A lot of things have happened since then – the most significant of all being perhaps the Asian monetary crisis in 1997. Here are the histories of BCA from 1997 until BCA do the IPO in May 2000: 14-15 November 1997, BCA’s customer makes a rush of BCA because Soedono Salim alias Liem Sioe Liong, its majority shareholder, rumored dead. The new rush subsides after Liem appear in public. 18 May 1998 until beginning of June 1998 BCA’s customer back to panic after the riots of May, so do the rush. As a result, BCA limiting customer withdrawals, via cashier Rp. 5 million, Rp. 500 thousand via ATM Silver, and ATM Gold is Rp. 1 million. 28 May 1998, BCA officially became “patient” of Badan Penyehatan Perbankan Nasional (BPPN). Bank of Indonesia inject funds up to 200 percent of BCA’s capital. Badan Penyehatan Perbankan Nasional (BPPN) took over the authority of directors and commissioners of BCA and form a team led by Director of Bank BRI, DE Setiyoso. 25 August 1998, Government announced that the deadline of completion of Bantuan Liquiditas Bank Indonesia (BLBI) by the old owner is 21 September 1999. 22 September 1998, Head of BPPN, Glenn MS Yusuf, states that Salim Group accept the obligation to pay Rp. 35 trilliun to his side. With this agreement, the shares of the Salim Group transferred to BPPN with its cash and property. The government has 92. 8 percent shares of BCA and the rest is owned by Salim Group and several other parties. 29 September 1998, Head of BPPN, Glenn MS Yusuf, said the government will inject capital considered sufficient to meet the category of healthy banks.
This funding will be converted into shares of government. *23 April 1999, BPPN said government would sell its share in BCA to the public and after that the shares will be offered to the strategic investors. 4 February 2000, BCA register its plan for sell the shares to Badan Pengawas Pasar Modal. BCA plans to sell 42 percent of its share. 22 February 2000, BPPN suddenly delaying the implementation of BCA share offering to the fiscal year 2000 (April – December 2000) with reason that the BCA’s IPO preparation need more time. 3 March 2000, BPPN declared that BPPN unsure to get Rp. 3 trillion from these stock offering. 10 April 2000, President Director of BCA, DE Setijoso, declared the maximum number of shares of BCA’s share that offered by Badan Penyehatan Perbankan Nasional (BPPN) reached 883. 2 million shares. While the range of BCA’s share on IPO ranges from Rp. 1. 350 – Rp. 1. 750 per sheet. It means, the maximum acquisition target of BPPN reached Rp. 1. 5456 trillion about half of the target. 27 April 2000, BPPN officially returns BCA from BPPN to BI.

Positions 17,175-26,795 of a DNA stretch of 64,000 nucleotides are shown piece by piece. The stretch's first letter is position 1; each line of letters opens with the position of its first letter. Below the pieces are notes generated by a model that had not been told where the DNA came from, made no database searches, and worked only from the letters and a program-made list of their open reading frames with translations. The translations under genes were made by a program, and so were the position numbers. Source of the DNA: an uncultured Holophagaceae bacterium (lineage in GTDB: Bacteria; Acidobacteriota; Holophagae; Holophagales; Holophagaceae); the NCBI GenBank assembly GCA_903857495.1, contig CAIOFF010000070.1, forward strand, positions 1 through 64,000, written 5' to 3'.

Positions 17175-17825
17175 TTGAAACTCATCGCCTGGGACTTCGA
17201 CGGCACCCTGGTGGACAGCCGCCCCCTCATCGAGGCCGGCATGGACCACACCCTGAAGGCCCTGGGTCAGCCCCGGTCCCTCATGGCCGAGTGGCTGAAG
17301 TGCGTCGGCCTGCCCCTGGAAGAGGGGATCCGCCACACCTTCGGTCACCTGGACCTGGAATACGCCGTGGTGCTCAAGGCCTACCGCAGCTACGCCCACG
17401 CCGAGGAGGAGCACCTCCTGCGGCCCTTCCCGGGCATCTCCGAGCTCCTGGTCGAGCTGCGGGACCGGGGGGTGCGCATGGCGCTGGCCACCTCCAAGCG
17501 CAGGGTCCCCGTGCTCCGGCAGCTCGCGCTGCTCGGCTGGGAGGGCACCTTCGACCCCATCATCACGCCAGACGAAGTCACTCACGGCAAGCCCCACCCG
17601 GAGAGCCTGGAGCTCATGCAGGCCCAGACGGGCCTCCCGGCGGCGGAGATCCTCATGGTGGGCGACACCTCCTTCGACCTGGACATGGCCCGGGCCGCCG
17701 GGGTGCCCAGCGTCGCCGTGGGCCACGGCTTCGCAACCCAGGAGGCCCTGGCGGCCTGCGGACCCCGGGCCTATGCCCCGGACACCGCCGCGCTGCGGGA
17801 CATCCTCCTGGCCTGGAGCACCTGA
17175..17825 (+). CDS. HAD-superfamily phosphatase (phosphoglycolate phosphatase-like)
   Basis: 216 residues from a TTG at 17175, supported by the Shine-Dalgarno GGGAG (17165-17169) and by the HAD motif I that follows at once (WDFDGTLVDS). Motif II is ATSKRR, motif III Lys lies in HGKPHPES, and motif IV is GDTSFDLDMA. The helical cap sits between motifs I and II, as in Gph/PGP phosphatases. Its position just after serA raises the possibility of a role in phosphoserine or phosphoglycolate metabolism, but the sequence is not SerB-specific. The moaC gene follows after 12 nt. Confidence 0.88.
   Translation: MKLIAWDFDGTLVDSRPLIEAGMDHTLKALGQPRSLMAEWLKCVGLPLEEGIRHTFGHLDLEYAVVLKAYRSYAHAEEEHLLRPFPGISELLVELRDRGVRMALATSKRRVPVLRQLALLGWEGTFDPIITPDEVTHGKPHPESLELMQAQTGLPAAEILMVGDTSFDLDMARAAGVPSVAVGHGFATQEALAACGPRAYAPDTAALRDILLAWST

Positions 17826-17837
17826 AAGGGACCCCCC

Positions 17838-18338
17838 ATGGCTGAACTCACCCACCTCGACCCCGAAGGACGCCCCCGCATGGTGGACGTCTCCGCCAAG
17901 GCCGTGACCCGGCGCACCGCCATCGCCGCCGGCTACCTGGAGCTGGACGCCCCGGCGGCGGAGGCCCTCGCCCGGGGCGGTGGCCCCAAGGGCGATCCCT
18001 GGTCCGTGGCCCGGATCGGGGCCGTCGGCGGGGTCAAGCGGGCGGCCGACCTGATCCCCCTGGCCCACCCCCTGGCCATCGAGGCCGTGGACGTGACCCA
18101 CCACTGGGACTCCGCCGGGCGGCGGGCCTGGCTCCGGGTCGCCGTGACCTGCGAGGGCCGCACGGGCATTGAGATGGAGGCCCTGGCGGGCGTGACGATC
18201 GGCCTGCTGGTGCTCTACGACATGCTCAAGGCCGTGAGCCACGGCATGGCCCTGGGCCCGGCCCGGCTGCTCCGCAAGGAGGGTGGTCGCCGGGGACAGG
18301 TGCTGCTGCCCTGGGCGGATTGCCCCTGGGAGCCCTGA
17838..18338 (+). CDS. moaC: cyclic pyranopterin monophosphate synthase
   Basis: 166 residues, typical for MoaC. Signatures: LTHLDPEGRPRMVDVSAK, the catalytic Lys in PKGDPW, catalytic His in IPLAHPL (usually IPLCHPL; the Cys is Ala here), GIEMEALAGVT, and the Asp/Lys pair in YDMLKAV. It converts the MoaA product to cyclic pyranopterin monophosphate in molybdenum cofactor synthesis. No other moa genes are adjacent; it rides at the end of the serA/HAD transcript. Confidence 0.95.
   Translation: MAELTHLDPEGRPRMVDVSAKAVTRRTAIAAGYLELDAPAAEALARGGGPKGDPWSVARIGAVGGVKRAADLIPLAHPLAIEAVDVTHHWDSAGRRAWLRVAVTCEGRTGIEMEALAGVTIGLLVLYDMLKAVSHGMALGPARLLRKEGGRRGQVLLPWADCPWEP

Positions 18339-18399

With this return to BI BCA, then BCA became the first bank that came back from recovery state of BPPN. From the history of BCA from 14 November 1997 to 27 April 2000, we can conclude that reason for BCA to go public is because of the crisis that happened in BCA that happen 2 times that caused by: 1. Soedono Salim alias Liem Sioe Liong, its majority shareholder, rumored dead. The riots in May 1998. So that BCA need to go public to get fund injection to recover the financial condition of BCA.
- Geddes, Ross. IPOs and equity offerings. Burlington : Butterworth-Heinemann, 2003. financeglossary" Great Investor Network. 7 January 2011 <http://www. finance-glossary. com> "::BCA::" PT. Bank Central Asia. 7 January 2011
- <http://www. klikbca. com> "Tempointeractive. com – Perjalanan BCA sejak 1997" Tempo Interaktif 26 Februari 2002. 7 January 2011
- <http://www. tempo. co. id/hg/ekbis/2002/02/26/brk,20020226-17,id. html> "Initial Public Offering" Wikipedia. 7 January 2011
- <http://en. wikipedia. org/wiki/Initial_public_offering> "Bank Central Asia" Wikipedia. 7 January 2011
- <http://en. wikipedia. org/wiki/Bank_Central_Asia>